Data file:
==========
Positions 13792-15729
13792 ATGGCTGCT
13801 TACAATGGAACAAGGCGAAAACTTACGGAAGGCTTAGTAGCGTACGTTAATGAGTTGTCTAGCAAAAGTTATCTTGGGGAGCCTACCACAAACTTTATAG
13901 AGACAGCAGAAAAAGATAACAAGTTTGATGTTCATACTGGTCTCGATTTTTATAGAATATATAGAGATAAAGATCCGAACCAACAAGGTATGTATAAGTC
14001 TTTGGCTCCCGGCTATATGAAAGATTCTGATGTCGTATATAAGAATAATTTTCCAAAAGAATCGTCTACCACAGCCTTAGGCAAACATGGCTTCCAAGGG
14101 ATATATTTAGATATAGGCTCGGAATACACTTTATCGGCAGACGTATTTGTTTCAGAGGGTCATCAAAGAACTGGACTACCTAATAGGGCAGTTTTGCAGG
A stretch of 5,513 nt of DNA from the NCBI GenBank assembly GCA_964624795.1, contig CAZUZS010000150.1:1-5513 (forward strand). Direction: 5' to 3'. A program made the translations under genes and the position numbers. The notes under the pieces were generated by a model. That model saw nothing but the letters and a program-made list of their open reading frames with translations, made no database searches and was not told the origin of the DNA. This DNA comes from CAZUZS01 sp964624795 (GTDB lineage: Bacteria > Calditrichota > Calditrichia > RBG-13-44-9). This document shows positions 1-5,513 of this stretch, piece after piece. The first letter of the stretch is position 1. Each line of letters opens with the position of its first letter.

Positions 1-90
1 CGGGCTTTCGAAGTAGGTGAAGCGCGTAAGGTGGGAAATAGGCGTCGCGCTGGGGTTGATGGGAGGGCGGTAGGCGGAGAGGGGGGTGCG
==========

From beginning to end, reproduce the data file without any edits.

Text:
Positions 13792-15729
13792 ATGGCTGCT
13801 TACAATGGAACAAGGCGAAAACTTACGGAAGGCTTAGTAGCGTACGTTAATGAGTTGTCTAGCAAAAGTTATCTTGGGGAGCCTACCACAAACTTTATAG
13901 AGACAGCAGAAAAAGATAACAAGTTTGATGTTCATACTGGTCTCGATTTTTATAGAATATATAGAGATAAAGATCCGAACCAACAAGGTATGTATAAGTC
14001 TTTGGCTCCCGGCTATATGAAAGATTCTGATGTCGTATATAAGAATAATTTTCCAAAAGAATCGTCTACCACAGCCTTAGGCAAACATGGCTTCCAAGGG
14101 ATATATTTAGATATAGGCTCGGAATACACTTTATCGGCAGACGTATTTGTTTCAGAGGGTCATCAAAGAACTGGACTACCTAATAGGGCAGTTTTGCAGG
A stretch of 5,513 nt of DNA from the NCBI GenBank assembly GCA_964624795.1, contig CAZUZS010000150.1:1-5513 (forward strand). Direction: 5' to 3'. A program made the translations under genes and the position numbers. The notes under the pieces were generated by a model. That model saw nothing but the letters and a program-made list of their open reading frames with translations, made no database searches and was not told the origin of the DNA. This DNA comes from CAZUZS01 sp964624795 (GTDB lineage: Bacteria > Calditrichota > Calditrichia > RBG-13-44-9). This document shows positions 1-5,513 of this stretch, piece after piece. The first letter of the stretch is position 1. Each line of letters opens with the position of its first letter.

Positions 1-90
1 CGGGCTTTCGAAGTAGGTGAAGCGCGTAAGGTGGGAAATAGGCGTCGCGCTGGGGTTGATGGGAGGGCGGTAGGCGGAGAGGGGGGTGCG